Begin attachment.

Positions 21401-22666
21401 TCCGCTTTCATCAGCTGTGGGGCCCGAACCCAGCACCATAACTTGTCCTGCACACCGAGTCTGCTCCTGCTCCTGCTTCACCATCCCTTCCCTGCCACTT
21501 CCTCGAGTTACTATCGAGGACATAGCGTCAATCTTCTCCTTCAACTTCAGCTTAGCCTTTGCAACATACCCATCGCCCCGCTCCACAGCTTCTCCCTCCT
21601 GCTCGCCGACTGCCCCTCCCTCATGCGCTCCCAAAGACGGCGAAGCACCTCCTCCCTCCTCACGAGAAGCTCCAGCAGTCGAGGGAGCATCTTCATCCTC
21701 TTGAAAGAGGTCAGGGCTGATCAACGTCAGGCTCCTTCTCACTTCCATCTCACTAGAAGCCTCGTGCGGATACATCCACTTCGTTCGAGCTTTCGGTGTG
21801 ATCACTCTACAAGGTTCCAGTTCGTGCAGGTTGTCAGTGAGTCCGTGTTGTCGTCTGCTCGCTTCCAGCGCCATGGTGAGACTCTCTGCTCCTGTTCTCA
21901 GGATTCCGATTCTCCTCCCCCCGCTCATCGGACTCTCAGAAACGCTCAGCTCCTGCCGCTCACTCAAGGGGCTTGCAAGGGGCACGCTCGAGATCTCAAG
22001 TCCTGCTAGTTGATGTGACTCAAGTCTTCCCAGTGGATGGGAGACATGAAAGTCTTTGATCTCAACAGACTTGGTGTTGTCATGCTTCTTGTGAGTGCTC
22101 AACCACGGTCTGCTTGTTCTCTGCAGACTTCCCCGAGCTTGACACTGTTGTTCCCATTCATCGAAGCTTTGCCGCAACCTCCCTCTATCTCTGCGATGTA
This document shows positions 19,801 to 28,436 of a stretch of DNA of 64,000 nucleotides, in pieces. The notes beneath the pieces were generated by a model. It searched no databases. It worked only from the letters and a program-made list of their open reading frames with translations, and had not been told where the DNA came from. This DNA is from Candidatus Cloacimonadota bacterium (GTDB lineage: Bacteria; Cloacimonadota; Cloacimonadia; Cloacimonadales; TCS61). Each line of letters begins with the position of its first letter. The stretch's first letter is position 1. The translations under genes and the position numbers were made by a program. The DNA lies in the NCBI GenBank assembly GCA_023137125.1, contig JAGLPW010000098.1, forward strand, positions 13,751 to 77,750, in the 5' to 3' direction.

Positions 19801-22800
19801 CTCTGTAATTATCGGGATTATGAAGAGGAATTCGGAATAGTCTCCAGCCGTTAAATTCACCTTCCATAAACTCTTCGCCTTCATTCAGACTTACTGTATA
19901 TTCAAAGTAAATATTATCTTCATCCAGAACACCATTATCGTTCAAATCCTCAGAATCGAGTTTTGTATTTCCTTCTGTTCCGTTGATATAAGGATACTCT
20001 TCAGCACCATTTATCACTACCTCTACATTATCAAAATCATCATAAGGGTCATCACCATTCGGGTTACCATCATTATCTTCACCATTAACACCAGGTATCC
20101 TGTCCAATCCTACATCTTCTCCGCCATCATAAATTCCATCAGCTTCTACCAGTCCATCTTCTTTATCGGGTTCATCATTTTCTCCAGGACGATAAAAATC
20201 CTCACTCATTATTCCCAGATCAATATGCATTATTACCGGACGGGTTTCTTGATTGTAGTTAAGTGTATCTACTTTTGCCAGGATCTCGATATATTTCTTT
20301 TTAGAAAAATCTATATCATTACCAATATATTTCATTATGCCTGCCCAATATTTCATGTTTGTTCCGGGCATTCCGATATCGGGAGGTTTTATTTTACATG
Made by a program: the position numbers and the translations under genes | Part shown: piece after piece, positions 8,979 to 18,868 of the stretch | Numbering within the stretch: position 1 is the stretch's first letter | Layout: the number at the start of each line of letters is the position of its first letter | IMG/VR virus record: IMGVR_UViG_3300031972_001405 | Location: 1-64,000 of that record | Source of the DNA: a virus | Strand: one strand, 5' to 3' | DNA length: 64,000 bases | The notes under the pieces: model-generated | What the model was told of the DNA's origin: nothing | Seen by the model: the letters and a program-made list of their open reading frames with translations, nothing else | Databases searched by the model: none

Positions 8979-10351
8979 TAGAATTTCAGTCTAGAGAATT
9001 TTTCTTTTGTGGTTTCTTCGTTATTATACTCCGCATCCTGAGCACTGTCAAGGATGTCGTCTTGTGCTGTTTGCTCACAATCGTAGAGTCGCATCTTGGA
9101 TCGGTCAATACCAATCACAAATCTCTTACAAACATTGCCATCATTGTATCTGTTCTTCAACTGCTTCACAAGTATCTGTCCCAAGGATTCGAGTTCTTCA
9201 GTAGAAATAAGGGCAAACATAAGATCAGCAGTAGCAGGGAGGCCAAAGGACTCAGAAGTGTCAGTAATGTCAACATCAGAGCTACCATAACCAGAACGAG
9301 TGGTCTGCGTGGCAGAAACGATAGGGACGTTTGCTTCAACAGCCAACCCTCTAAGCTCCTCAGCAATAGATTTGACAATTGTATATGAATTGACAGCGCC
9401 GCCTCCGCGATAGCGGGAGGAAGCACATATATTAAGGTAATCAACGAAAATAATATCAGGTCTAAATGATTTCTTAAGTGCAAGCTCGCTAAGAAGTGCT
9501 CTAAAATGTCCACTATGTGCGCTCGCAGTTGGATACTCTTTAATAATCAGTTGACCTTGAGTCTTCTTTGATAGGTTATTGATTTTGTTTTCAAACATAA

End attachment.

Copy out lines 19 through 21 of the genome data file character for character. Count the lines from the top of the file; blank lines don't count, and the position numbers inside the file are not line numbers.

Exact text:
Positions 8979-10351
8979 TAGAATTTCAGTCTAGAGAATT
9001 TTTCTTTTGTGGTTTCTTCGTTATTATACTCCGCATCCTGAGCACTGTCAAGGATGTCGTCTTGTGCTGTTTGCTCACAATCGTAGAGTCGCATCTTGGA